Over the last 18 months, we have seen numerous examples of significant personal data loss. Many of these violations have been able to occur due to weaknesses contained in companies’ IT software.

As the trend towards a cashless society accelerates, this will only continue as retailers and other businesses seek quicker and slicker interfaces with their consumers. Both at the point of sale and throughout their customer journey.

In the case of Morrisons, significant steps were taken to protect data, but those steps failed. In this instance, the data was lost at the hands of an employee turned hacker. However, data is also at threat simply due to careless employees going about their day-to-day business.

The latest ruling is the tip of a very large iceberg. Mass data breach actions are also being made against Ticketmaster and British Airways among others. Such actions, when properly prepared and investigated, will have significant financial consequences in terms of damages and costs.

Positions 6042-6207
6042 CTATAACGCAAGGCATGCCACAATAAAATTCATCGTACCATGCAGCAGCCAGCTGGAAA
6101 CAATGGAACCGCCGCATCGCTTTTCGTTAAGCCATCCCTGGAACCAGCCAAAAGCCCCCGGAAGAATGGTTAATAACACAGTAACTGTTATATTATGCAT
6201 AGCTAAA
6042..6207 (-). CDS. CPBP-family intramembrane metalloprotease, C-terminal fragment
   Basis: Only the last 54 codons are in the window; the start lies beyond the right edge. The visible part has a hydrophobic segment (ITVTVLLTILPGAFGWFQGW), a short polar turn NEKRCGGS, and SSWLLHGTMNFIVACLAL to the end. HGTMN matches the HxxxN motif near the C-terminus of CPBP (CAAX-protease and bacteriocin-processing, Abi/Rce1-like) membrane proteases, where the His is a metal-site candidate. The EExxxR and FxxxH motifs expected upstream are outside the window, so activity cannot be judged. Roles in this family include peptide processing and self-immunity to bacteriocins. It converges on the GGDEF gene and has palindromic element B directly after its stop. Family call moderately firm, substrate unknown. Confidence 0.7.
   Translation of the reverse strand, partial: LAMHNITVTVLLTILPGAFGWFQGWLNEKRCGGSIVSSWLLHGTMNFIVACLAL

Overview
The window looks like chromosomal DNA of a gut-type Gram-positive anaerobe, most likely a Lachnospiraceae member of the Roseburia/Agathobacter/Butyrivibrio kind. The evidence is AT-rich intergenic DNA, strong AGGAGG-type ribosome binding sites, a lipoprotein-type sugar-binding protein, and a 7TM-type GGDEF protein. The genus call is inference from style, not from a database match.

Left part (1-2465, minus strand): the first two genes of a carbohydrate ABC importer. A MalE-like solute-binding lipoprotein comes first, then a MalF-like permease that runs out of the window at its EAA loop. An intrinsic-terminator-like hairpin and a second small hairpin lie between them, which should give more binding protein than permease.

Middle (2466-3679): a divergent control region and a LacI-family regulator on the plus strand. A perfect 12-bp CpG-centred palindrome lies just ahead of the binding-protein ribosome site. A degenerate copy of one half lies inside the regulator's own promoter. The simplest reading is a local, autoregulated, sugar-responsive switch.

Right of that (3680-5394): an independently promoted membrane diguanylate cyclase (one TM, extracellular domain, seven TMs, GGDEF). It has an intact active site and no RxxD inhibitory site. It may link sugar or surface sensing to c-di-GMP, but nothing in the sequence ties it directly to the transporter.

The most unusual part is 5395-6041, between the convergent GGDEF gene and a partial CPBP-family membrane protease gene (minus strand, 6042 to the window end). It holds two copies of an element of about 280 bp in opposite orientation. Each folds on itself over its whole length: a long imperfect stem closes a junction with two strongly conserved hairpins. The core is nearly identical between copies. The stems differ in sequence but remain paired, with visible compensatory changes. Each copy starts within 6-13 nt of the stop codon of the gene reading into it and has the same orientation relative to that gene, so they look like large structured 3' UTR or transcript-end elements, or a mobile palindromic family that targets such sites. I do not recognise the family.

Data breaches on a large scale are a real and pressing threat. In response, the clear and overwhelming view of the Court of Appeal is that such events must be foreseen by companies, and insured against.

The reaction of the insurers to such events, their provision of cyber cover and premium costs is now under the spotlight. Indeed, we predict a situation where the volume of exclusions to policies will increase.

Companies must now protect themselves better from data loss. But they also need to be extremely vigilant as to the activities and errors of their employees to be afforded the cover they pay for, or think they pay for.

 

If you have been affected by this or any other data breach then you can get in touch with our experts today

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Why join our Equifax UK breach group action claim?

Hayes Connor Solicitors has launched an Equifax UK breach group action claim as millions of people seek to hold the business to account.

What happened in this case?

In 2017, a cybersecurity incident at Equifax resulted in hackers potentially stealing 143 million US citizens’ data and the personal details of up to 15 million Brits.